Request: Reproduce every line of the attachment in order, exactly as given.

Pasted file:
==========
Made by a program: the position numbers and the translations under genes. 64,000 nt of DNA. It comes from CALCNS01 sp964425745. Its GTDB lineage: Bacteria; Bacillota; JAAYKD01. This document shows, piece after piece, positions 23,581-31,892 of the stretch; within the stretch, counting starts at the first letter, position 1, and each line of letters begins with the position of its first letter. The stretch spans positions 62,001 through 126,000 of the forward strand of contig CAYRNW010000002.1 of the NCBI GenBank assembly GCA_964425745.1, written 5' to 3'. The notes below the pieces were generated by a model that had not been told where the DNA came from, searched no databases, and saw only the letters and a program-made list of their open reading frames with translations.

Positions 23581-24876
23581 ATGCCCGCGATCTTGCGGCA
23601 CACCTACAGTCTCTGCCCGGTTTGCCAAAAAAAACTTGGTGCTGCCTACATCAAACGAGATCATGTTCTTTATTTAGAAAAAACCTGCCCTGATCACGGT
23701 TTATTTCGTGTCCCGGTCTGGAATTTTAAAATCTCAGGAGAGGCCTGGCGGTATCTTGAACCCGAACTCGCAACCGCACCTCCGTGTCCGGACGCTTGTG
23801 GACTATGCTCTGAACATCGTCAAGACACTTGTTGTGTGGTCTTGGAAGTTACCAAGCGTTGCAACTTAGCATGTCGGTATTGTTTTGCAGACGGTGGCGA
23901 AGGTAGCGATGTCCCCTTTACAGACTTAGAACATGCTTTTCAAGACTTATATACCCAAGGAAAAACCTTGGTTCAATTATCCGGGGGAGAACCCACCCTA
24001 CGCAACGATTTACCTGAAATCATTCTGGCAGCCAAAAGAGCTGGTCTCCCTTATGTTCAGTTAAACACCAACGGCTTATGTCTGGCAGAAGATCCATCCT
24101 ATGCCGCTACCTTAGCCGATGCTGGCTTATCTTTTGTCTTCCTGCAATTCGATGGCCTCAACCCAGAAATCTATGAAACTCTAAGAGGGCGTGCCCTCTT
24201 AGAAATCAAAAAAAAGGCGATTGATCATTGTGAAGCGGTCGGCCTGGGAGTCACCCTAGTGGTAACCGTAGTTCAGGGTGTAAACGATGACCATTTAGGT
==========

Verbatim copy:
Made by a program: the position numbers and the translations under genes. 64,000 nt of DNA. It comes from CALCNS01 sp964425745. Its GTDB lineage: Bacteria; Bacillota; JAAYKD01. This document shows, piece after piece, positions 23,581-31,892 of the stretch; within the stretch, counting starts at the first letter, position 1, and each line of letters begins with the position of its first letter. The stretch spans positions 62,001 through 126,000 of the forward strand of contig CAYRNW010000002.1 of the NCBI GenBank assembly GCA_964425745.1, written 5' to 3'. The notes below the pieces were generated by a model that had not been told where the DNA came from, searched no databases, and saw only the letters and a program-made list of their open reading frames with translations.

Positions 23581-24876
23581 ATGCCCGCGATCTTGCGGCA
23601 CACCTACAGTCTCTGCCCGGTTTGCCAAAAAAAACTTGGTGCTGCCTACATCAAACGAGATCATGTTCTTTATTTAGAAAAAACCTGCCCTGATCACGGT
23701 TTATTTCGTGTCCCGGTCTGGAATTTTAAAATCTCAGGAGAGGCCTGGCGGTATCTTGAACCCGAACTCGCAACCGCACCTCCGTGTCCGGACGCTTGTG
23801 GACTATGCTCTGAACATCGTCAAGACACTTGTTGTGTGGTCTTGGAAGTTACCAAGCGTTGCAACTTAGCATGTCGGTATTGTTTTGCAGACGGTGGCGA
23901 AGGTAGCGATGTCCCCTTTACAGACTTAGAACATGCTTTTCAAGACTTATATACCCAAGGAAAAACCTTGGTTCAATTATCCGGGGGAGAACCCACCCTA
24001 CGCAACGATTTACCTGAAATCATTCTGGCAGCCAAAAGAGCTGGTCTCCCTTATGTTCAGTTAAACACCAACGGCTTATGTCTGGCAGAAGATCCATCCT
24101 ATGCCGCTACCTTAGCCGATGCTGGCTTATCTTTTGTCTTCCTGCAATTCGATGGCCTCAACCCAGAAATCTATGAAACTCTAAGAGGGCGTGCCCTCTT
24201 AGAAATCAAAAAAAAGGCGATTGATCATTGTGAAGCGGTCGGCCTGGGAGTCACCCTAGTGGTAACCGTAGTTCAGGGTGTAAACGATGACCATTTAGGT